“A social movement that only moves people is merely a revolt. A movement that changes both people and institutions is a revolution,” says Martin Luther King Jr.
Social movements across the world run on a fundamental principle of making a change in the society. With the spread of education and awareness especially among deprived and backward communities, social movements gained a unique character of protest through academia and art.
Socially excluded communities, which includes Dalit community in India, are fighting to re-establish their position in the society. According to the International Dalit Solidarity Network, there are an estimated 260 million Dalits worldwide. Dalits live across South Asia especially India, Nepal, Bangladesh, Pakistan and Sri Lanka; and in communities that migrated from South Asia across the globe.
The year 2022 marked several achievements for the Dalit community in India. From Ashwini K.P, a Dalit woman, appointed as the UN rapporteur to 200 Dalits embracing Buddhism in Karnataka, the community has come a long way in fighting casteism and casteist atrocities.
1. Ashwini K.P becomes the first Dalit woman rapporteur as an independent expert on racism, xenophobia and related intolerance
In the 51st session of the UN held in November, Ashwini K.P became the first Dalit woman rapporteur as an independent expert on racism, xenophobia and related intolerance for a term of three years. Owing to her persistence, grit and dedication, Ashwini was endorsed by a 57-member UNHRC (Geneva) and was one of the three-member shortlisted and recommended by the Consultative Group.
It was HRC’s president, Federico Villegas, who nominated her to the Council. At an international level, this not only meant a win for the Dalit community but gave reassurance to all other marginalised communities that they too are heard in mainstream society.
2. Over 450 Dalits renounced their caste and religious identity
During the month of October this year, over 450 Dalits, both men and women, renounced their identity and Hindus in Karnataka’s Sholapur to get rid of the tag of untouchables. The event was organised by Golden Cave Buddha Vihar Trust and was held on the eve of the 66th Dhammachakra Pravartan Din (when Ambedkar adopted Buddhism in 1956).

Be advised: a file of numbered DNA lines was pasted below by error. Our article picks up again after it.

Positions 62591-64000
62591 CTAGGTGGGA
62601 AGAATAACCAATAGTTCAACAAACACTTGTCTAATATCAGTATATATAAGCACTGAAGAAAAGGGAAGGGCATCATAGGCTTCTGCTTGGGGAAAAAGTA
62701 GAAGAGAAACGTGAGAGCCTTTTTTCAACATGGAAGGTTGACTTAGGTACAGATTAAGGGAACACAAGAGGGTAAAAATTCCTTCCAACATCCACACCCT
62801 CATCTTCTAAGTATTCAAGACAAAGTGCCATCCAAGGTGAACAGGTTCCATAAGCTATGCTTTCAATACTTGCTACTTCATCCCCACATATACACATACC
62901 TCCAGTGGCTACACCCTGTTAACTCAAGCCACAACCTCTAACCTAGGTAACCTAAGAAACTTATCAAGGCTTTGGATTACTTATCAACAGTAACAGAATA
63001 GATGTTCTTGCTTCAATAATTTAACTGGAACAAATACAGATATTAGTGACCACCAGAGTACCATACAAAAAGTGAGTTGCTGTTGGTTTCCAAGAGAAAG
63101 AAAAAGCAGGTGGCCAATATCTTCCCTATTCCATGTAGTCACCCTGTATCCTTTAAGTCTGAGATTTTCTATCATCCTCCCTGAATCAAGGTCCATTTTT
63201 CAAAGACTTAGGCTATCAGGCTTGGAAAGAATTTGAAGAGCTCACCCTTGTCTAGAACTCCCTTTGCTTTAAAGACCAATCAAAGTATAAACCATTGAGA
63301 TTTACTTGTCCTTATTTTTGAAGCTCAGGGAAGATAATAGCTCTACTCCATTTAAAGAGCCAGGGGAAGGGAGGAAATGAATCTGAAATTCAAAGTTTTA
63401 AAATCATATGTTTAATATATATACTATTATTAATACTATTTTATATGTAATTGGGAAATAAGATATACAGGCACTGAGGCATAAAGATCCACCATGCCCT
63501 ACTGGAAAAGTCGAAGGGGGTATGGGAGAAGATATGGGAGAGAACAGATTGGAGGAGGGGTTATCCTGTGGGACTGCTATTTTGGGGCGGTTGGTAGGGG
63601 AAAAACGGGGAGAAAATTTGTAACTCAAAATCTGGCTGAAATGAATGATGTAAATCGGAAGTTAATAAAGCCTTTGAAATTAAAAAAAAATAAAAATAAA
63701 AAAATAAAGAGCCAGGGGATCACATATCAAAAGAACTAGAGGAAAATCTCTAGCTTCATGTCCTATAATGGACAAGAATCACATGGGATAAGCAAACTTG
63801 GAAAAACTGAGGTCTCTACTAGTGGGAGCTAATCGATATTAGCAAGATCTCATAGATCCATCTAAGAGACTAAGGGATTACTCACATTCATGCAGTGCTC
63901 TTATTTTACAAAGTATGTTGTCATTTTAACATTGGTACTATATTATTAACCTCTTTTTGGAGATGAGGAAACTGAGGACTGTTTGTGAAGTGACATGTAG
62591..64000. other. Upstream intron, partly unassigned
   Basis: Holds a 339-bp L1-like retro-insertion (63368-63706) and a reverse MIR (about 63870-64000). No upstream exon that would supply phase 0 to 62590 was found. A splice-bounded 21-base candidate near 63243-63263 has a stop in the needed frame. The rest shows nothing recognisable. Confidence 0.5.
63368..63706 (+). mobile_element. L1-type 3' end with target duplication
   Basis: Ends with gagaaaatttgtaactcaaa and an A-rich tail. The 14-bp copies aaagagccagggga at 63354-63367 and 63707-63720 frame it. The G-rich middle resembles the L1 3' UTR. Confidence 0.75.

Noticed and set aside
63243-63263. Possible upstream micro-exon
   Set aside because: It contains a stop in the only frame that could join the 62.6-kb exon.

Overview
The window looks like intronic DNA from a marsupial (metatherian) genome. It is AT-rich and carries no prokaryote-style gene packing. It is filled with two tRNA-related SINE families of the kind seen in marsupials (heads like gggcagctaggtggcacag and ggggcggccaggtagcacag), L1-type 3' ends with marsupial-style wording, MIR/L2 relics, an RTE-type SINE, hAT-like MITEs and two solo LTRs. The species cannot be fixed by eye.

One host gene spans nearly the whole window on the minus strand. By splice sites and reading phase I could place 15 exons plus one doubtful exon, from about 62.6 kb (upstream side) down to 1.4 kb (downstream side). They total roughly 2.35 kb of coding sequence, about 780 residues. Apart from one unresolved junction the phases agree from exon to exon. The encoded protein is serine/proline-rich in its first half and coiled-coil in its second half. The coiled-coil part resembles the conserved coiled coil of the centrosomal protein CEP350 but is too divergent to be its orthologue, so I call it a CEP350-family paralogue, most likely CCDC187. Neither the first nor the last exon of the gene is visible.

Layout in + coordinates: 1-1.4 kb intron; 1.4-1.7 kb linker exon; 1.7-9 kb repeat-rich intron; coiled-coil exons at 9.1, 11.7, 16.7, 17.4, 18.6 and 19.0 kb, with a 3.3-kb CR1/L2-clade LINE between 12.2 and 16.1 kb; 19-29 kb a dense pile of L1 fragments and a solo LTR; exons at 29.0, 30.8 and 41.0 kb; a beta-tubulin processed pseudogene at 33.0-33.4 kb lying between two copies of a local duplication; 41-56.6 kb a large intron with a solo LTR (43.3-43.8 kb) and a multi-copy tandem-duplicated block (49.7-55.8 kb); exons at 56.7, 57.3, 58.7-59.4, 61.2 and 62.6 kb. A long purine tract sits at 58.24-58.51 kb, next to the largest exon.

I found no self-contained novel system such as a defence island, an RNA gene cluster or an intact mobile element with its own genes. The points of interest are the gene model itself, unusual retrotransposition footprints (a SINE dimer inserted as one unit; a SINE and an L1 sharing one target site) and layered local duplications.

Secretary of the Trust, Rahul Hullimani, said that 457 Dalits embraced Buddhism by taking the 22 vows as propagated by Ambedkar. This movement gave strength to all members of the community as they broke and reclaimed their power in society by letting go of a religion that discriminated against them.
3. The 14th of April 2022 marked the 66th birth anniversary of Dr BR Ambedkar
Several took to the street as part of a cultural resistance event, organised by several groups in Karnataka. A massive convention took place in Bengaluru at the National College grounds where Dalits in blue came together to protest against their upper caste oppressors.
The wide-scale event was against the backdrop of various atrocities and the practice of untouchability in a Karnataka village after a man allegedly put cow urine to purify a tank that a Dalit woman drank water from.
4. Dalit women to challenge caste-based prejudices
A group of Dalit women in Sukhpura Mour village of Punjab have united to earn a livelihood through knitting to challenge caste-based prejudices that deterred them to earn. These women have successfully knitted themselves a lucrative livelihood through their hosiery skills, allowing them to escape caste-based discrimination and abuse. This knitting group comprises 18 women.
Clothing companies in Ludhiana — a major hub of hosiery — place orders for sweaters with this group and provide them with wool. They are paid per sweater. The women divide work amongst themselves based on the availability of knitting machines. At present, only seven women in the village of nearly 2400 have knitting machines while the rest sew woollen. Women owning a machine get Rs 50 to Rs 60 per completed sweater. The ones without a machine help out in sewing the knitted pieces. They are paid Rs 15 to Rs 20 per piece.
5. Dalit students march forward against the rising hostel fees
On the 10th of December 2022 thousands of students belonging to Dalit and tribal communities came together and carried out massive processions against rising hostel fees provision of inadequate facilities in colleges in the city of Kochi. The students claimed that the protest, which was to support various tribal welfare organisations such as ‘Adi Shakthi Summer School, a collective of Adivasi and Dalit youths under the Adivasi Gothra Maha Sabha (AGMS)’, is a strategic tactic to fight against the ‘social exclusions and marginalisation’ they face in various domains. While the monthly allowance is only Rs 3,500 for tribal students who are staying in hostels other than the ones run by the government, it is only Rs 1,500 per month for Dalit students.
Students said the amount is not adequate to meet the basic expenses like hostel and mess fees. They demand the government to make campuses and SC and ST departments tribal-Dalit-queer-friendly. They accused a tribal extension officer in Ernakulam for discriminatory actions, who, unnecessarily involved in the matters of the women’s hostel and the daily activities of the students. They demand the department to take action against the officer.
Thus, the challenges that the Dalit communities face are multifold and these movements are a testament to the courage and fortitude of the members in the community.
The year 2022 gave us powerful moments against caste and class hegemony, and it’s high time we remind ourselves with the words of B R Ambedkar that, “every man who repeats the dogma of Mill that one country is no fit to rule another country must admit that one class is not fit to rule another class.”
Disclaimer: This is by no means an exhaustive or representative list. Suggestions to add to the list are welcome in the comments section.